Cisplatin-based chemotherapy is the current standard neoadjuvant regimen for MIBC [3]. A large multicenter randomized trial showed that a neoadjuvant regimen of cisplatin, methotrexate and vinblastine (CMV) gave a reduction in the risk of death (HR: 0.84) and an absolute increase in 10-year survival from 30% to 36% in MIBC patients [4]. In addition, another randomized trial showed that patients who received NAC of methotrexate, vinblastine, doxorubicin and cisplatin (MVAC) prior to radical cystectomy had a longer median overall survival than patients who underwent radical cystectomy alone (77 and 46 months respectively, p = 0.06) [5]. Despite level I evidence, controversies on the use of NAC in MIBC remain because the survival benefit is small, patients who do not respond to NAC are exposed to treatment-related toxicity [5–7]. On the contrary, the 25% of patients who do have a complete pathological response (no residual tumor) at radical cystectomy after NAC, have excellent outcomes (5-year survival rate of 80%) [8, 9]. Therefore, an accurate marker that can predict response to POC in MIBC is clearly needed. Recently, genetic aberrations, such as oncogenic mutations and gene expression profiling have been reported to correspond with response to NAC [10–13]. Additionally, evidence is emerging on the causal relationship between inflammation and cancer. As part of the tumor microenvironment, neutrophils and lymphocytes both play prominent regulatory roles in tumor progression. The neutrophil-to-lymphocyte ratio (NLR) is a marker of systemic inflammatory response that reflects the balance of the inflammatory system and immune system. Several studies reported that the presence of neutrophils in tumor stroma is associated with a poor prognosis, while lymphocyte infiltration surrounding a tumor is associated with an improved prognosis [14]. Therefore, the NLR could be of prognostic value and an elevated NLR in the peripheral blood has proven to be an independent predictor of adverse outcome in several malignancies including colon, prostate and genito-urinary tract cancers [14–17]. Because of the important clinical need to accurately predict who will benefit from POC and who will not, the aim of this study was to assess the correlation between the NLR and the outcome of MIBC patients undergoing POC and radical cystectomy.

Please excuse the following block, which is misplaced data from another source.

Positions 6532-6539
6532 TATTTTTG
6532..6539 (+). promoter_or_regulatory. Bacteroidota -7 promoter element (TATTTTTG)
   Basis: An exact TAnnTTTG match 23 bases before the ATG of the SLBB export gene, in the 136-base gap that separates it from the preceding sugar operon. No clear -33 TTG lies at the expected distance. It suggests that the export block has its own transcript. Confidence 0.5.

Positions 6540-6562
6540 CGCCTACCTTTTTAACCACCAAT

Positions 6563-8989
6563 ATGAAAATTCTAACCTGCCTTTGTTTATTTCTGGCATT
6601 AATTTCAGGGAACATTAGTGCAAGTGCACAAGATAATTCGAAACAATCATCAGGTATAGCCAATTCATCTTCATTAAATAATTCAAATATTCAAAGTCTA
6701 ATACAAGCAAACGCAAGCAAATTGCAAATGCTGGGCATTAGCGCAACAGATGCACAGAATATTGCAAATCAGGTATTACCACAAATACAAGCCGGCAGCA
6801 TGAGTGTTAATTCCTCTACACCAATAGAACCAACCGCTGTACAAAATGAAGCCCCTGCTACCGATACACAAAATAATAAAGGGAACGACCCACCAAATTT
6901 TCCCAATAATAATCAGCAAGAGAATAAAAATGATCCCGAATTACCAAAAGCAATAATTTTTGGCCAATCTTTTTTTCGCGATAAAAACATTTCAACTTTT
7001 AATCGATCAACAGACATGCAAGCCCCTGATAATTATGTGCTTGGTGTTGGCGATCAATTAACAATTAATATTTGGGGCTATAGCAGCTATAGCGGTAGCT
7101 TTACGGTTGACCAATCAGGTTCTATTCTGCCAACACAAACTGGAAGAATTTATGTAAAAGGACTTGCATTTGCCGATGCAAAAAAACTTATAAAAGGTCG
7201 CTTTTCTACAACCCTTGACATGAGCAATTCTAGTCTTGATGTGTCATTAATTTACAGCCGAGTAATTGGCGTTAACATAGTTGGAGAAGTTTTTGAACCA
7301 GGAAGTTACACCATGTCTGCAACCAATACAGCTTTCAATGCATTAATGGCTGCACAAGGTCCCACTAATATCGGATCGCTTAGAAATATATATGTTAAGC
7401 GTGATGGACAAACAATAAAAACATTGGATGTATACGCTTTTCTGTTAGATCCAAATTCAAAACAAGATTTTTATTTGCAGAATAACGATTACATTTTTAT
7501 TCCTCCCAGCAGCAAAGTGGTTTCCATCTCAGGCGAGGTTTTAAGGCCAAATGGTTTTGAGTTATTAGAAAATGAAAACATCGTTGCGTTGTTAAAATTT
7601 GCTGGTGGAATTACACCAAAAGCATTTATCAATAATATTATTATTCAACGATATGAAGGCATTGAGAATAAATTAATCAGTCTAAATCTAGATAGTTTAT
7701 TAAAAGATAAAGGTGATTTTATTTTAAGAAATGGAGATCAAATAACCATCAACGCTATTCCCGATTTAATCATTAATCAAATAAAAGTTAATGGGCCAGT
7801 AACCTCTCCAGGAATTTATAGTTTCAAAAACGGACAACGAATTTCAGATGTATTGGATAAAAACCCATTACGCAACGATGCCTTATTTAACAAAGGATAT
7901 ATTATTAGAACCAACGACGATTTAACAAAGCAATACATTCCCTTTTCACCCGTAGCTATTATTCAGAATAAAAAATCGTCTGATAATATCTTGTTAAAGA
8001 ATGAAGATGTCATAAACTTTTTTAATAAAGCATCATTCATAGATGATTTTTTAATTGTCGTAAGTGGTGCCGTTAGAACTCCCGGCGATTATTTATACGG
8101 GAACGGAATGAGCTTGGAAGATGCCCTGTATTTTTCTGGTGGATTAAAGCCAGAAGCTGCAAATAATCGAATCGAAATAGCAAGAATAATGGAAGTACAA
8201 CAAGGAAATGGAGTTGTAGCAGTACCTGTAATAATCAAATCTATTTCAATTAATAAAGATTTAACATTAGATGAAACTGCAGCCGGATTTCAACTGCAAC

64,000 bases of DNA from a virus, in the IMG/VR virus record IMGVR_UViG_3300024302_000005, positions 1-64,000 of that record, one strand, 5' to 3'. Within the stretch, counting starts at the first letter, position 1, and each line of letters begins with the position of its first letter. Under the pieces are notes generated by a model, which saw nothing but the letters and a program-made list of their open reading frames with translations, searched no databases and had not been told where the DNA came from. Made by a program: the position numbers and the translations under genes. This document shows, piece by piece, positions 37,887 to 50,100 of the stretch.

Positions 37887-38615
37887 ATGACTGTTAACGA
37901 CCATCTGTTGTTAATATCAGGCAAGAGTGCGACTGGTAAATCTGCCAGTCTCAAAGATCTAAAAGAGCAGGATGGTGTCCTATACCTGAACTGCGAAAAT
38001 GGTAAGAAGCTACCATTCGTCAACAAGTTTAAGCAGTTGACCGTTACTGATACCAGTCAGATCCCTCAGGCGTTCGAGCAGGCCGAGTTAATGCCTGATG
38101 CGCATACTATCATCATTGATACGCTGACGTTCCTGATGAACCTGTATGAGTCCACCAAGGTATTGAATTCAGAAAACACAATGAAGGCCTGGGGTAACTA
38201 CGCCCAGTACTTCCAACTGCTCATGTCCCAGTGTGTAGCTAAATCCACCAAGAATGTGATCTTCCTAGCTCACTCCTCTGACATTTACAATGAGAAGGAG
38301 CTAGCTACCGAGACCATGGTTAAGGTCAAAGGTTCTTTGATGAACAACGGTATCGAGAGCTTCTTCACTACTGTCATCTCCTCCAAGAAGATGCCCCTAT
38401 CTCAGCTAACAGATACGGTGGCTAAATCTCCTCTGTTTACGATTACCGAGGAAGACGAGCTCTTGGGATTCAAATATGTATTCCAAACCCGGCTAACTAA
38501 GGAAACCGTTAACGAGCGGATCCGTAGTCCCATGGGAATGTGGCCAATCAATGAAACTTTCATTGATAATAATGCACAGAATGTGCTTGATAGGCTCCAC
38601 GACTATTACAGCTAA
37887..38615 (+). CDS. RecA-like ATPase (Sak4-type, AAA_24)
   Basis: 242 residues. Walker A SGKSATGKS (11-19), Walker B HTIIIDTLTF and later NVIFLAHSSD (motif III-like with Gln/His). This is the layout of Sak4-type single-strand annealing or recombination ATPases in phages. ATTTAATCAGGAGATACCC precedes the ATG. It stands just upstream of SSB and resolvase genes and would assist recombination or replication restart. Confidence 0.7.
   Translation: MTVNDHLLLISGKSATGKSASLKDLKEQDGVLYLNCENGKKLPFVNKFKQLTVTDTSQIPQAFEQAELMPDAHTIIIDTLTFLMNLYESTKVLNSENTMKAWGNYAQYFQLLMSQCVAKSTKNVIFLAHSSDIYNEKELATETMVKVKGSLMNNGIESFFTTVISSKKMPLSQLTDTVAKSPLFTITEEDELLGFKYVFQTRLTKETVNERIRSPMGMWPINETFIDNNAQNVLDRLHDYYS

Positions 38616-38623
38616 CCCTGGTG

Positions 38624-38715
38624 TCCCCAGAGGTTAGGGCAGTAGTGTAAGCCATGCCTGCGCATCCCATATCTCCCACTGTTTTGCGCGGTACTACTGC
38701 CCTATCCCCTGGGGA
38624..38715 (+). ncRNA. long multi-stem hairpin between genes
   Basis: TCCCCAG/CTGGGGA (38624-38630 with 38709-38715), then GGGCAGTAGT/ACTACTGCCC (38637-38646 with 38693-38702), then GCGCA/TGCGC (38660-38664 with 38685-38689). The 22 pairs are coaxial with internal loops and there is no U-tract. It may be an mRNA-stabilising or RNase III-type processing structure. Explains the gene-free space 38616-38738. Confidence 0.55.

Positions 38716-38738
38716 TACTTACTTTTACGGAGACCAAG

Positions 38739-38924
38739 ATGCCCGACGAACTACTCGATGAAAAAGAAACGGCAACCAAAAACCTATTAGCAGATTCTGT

MATERIALS AND METHODS

Patient selection

The medical records from patients diagnosed with histologically proven non-metastatic MIBC (pure or predominant urothelial carcinoma) undergoing POC and radical cystectomy between 1990 and 2014 were retrospectively reviewed. A total of 283 patients were eligible for the study. Patients (n = 148) without documented neutrophil or leukocyte count at start of POC were excluded, as were patients who did not receive cisplatin- or carboplatin-based chemotherapy (n = 4), and patients who had completed insufficient cycles of POC (<3 cycles) (n = 8). Finally, 123 patients were eligible for analysis. These patients originated from three different hospitals in the Netherlands (Erasmus Medical Center, Antoni van Leeuwenhoek Hospital, Sint Franciscus Gasthuis).

Data collection and definitions